Besides the literature class I'm also taking a public speaking class and I just thought I'd share a speech we had to do about why we're in college. That's pretty much it... there's nothing else I really feel the need to explain.
My journey through college has proven to be a very interesting adventure. I graduated from high school in 2007 convinced that my future was in nursing. I had completed the health occupations class at my county BOCES, successfully passed my C.N.A exam, and found great joy in being state senior vice-president of Health Occupation Students of America.
I started my freshman year excited about being away from home at SUNY Delhi. I found my place in a great group of fun loving Long Island girls (My friend, Lindsay rocked the hair bump long before Snooki ever did) and I enjoyed my classes. Halfway through the semester I ended up with pneumonia and missed 2 weeks of classes. Having missed clinical I was told I had to either drop the program or fail and the anatomy teacher made me take 2 tests and 2 lab practicals within a week and a half. At the end of the semester he smirked at me while he said “You know, I’m surprised that you didn’t fail.”
Two years and a failed community college session later I decided to move to Buffalo. In that time I floated between a few majors ranging from biology teaching to dental hygiene. The rest of my time was filled with taking care of my grandmother and not being able to find employment. I also struggled with my father’s illness and surgeries. Between the ages of 17 and 21 my dad had a foot of his colon removed, cancer cells removed from his bladder, 3 months with a temporary ileostomy, open heart surgery to replace a valve, and 2 twisted bowel surgeries. Overall I was stressed and just needed to get away. Six weeks after moving to Buffalo I had a job and an apartment, and I was loving being at ECC. I love being in the business program, and my grades reflect this. I’m excited to transfer and hope to have my M.B.A. completed within the next 3 to 4 years.
I could have just given up and not gone back to school. Right now I could be working as a C.N.A, perhaps working on my L.P.N. It’s much easier to quit. Really, how much effort does it take to say “Well, maybe someday I’ll go back” or “School just isn’t for me”? If that’s the case why didn’t I quit?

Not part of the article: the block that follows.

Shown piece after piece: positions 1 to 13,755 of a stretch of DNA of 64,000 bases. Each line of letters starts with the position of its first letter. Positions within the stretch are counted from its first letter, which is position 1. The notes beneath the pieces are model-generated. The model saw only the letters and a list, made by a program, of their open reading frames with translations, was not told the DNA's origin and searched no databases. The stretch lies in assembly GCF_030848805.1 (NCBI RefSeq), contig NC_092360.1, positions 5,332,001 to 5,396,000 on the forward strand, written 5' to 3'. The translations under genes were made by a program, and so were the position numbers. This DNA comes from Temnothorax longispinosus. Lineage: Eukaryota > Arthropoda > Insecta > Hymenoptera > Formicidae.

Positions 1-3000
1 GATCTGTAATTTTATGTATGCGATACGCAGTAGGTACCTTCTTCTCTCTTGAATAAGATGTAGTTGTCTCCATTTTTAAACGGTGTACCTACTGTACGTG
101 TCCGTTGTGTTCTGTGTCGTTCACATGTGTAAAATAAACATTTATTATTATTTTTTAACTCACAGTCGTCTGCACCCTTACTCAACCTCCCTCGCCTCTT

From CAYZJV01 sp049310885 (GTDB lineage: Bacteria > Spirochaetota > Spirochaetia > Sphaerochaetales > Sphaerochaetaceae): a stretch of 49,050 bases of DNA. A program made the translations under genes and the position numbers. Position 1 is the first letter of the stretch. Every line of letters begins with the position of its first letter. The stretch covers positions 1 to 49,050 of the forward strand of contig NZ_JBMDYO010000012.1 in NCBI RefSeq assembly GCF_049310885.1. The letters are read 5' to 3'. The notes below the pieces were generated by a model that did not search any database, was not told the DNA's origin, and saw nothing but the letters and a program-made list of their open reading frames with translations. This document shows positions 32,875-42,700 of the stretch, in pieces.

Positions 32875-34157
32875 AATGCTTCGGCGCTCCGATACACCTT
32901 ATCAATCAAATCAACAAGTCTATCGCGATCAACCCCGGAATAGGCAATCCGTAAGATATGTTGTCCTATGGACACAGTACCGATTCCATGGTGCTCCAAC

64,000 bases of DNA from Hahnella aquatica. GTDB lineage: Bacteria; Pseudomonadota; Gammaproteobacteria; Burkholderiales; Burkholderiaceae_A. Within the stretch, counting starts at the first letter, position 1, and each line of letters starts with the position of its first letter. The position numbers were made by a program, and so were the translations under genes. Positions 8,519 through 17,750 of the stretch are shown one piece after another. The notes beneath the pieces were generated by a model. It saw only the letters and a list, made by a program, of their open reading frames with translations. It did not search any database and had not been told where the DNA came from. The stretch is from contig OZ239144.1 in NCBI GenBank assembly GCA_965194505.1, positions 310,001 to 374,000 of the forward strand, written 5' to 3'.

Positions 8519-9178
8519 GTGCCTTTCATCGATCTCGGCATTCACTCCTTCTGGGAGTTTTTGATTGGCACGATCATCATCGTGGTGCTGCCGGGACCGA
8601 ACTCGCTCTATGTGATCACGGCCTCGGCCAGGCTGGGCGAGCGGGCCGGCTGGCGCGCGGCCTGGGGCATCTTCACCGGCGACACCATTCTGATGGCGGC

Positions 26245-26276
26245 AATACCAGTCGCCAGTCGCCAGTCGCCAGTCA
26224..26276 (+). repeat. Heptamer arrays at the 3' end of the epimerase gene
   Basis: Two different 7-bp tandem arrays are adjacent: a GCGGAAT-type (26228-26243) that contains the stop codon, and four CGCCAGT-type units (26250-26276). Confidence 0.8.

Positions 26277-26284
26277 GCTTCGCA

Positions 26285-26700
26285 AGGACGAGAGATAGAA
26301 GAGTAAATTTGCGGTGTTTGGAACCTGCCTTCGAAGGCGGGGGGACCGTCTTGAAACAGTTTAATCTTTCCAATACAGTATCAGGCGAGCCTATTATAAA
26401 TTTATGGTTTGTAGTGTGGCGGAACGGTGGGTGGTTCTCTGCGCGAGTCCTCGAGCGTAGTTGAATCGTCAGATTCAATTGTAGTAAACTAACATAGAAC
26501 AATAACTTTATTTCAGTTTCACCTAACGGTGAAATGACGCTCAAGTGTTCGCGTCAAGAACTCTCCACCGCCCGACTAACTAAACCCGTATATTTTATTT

First and foremost I owe it to my parents to build on and improve the life they gave me. Neither of my parents have college degrees. After high school my father joined the air force and is lucky that in his line of work Vietnam veterans are given priority to stay on. Many of his coworkers have lamented how great of a worker he is and how he knows so much about the line of work, but he can only advance so far without a degree. If he hadn’t been a veteran my dad would have been laid off from his job at the age of 64. Because my mother is 9 years younger than him he needs to stay on with a job that has health insurance. What jobs are out there for a 64 year old man with no college degree?
My mother attended Alfred and ECC and chose to drop out to pursue a job as a seamstress when she was one year away from completing her R.N. degree. She deeply regrets not completing it even though she had no interest in working as a nurse. 30 years later her credits are worthless, and even though she had more credits than an associate’s degree required the lack of completion keeps her from getting jobs that require an associate’s degree.
Both of my parents always pushed my sister and me to, at the very least, get a degree in something. Employers can argue experience, knowledge, or qualifications but they can’t argue with your degree. Secondly, I felt the need to prove to others that I can do things, and do them right. It would be great to go to my 10 year reunion and “stick it” to a few of the jerks who treated me poorly and acted like they were so much better, but that’s just a small and cynical part of me. Most of me proving myself is to make the people who had a positive impact on my life proud of my accomplishments. My health occupations teacher will matter-of-factly state that I was both her smartest and her laziest student. I know this because when I went back to talk to her class about the importance of staying in school she felt the need to point that out to them. I coasted through high school with the ability to be at the top of my class, but no motivation to be there.
Now that I’m almost 24 I’ve had time to mature and realize that I can be and deserve to be where my capabilities can put me. It’s not about potential, it’s about actuality. People can have the potential to be a doctor, or physicist, or president,… or criminal, or mass murderer, or drug lord of a feared cartel. Your potential doesn’t mean a damn thing if you don’t act on it, whether it be for good or for bad.